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Pop Sunday

Mike Browning / Never Too Late

Mike Browning

Never Too Late (Mike Drop Music 2020)


Talk about serendipity! A fan of The Spongetones since day one, Mike Browning was absolutely thrilled  when he bumped into the band’s leader, Jamie Hoover, on a Sunday afternoon at a Dairy Queen in Oak Island, North Carolina.

Upon conversing, Mike not only discovered he and Jamie were practically neighbors, but that Jamie was teaching recording and production classes at a local community college. Mike wound up enrolling in Jamie’s program, where he was accordingly educated in the fine art of cutting records.

 
Motivated by the lessons, Mike entered the studio and laid down a six track EP titled Never Too Late.  A dazzling debut, the disc demonstrates Mike’s gift for recreating heritage pop rock sounds while adding his own deft composition and construction skills to the show. 
Spilling forth with the parallel pairing of surf and hot rod music, We’re Hanging Out celebrates the freedom of the weekend and having fun with friends. Piloted by Mike’s liquid clear vocals camped somewhere between The Beach Boys and The Bobby Fuller Four, the spunky song bounces and pounces with beaming melodies at every turn, not to mention a zippy little guitar solo and a bracing break.

Similar aspirations arise on the positively irresistible Hide and Seek, that tells the tale of a flirtatious female who all the guys in town literally chase after. A  catchy call and response chorus, aided by stabbing hooks and a pumping roller-rink styled organ worthy of The Gentrys and The Swinging Medallions, further inhabit this danceable ditty.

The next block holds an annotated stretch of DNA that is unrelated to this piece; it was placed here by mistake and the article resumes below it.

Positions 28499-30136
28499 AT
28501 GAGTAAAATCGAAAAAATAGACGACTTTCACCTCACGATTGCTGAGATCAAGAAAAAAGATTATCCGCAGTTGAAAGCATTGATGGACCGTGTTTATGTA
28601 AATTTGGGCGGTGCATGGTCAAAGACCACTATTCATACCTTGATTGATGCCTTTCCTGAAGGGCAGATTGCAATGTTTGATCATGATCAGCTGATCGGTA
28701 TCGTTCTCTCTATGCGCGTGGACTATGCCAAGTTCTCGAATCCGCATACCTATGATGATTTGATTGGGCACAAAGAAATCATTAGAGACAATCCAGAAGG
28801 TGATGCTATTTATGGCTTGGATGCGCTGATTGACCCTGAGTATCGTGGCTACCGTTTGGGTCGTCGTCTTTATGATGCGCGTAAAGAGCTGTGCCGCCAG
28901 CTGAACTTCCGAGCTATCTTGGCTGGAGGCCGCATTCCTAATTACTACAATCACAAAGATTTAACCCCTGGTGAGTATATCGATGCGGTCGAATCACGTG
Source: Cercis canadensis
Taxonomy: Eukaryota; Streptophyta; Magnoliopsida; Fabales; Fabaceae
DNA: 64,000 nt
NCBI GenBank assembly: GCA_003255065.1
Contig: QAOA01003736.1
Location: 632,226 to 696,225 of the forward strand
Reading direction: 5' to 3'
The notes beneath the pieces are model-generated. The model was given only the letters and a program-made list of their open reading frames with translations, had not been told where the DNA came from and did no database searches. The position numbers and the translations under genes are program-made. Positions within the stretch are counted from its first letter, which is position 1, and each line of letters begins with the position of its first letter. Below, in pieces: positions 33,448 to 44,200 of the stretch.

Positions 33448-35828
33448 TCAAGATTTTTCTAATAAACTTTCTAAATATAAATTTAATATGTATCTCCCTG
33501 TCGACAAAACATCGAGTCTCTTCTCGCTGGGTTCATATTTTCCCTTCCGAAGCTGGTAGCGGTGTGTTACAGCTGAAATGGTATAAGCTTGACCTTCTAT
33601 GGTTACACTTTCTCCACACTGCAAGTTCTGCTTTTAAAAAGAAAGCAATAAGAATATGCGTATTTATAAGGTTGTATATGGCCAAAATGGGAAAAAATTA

Co-written with Jamie Hoover, I Didn’t Realize I Was Lost stands as the only song on Never Too Late not written solely by Mike. Sporting a sure and steady arrangement, the sentiment sparkles and shines to a mid-paced beat surrounded by handclaps and lilting harmonies.  A genuine rockabilly number, The List rattles off a long list of chores that demand attention, but in the end it is the narrator’s sweetheart topping the list.

Guided by a swaying rhythm and ringing licks, I Can’t See Nothing But You carries a bit of a sea shanty feel, and Watching the Lines on the Road crackles gingerly to a traditional country setting, spotted with the bray of a honking harmonica and clanging cowbell. 


There is no doubt the songs on Never Too Late would have been huge hit singles had they existed when AM Radio was where it was at. But good music is timeless, and these tunes indeed possess such a quality. Pure; playful and brimming with wide-eyed wonder, Never Too Late is the kind of record that makes you glad to be alive.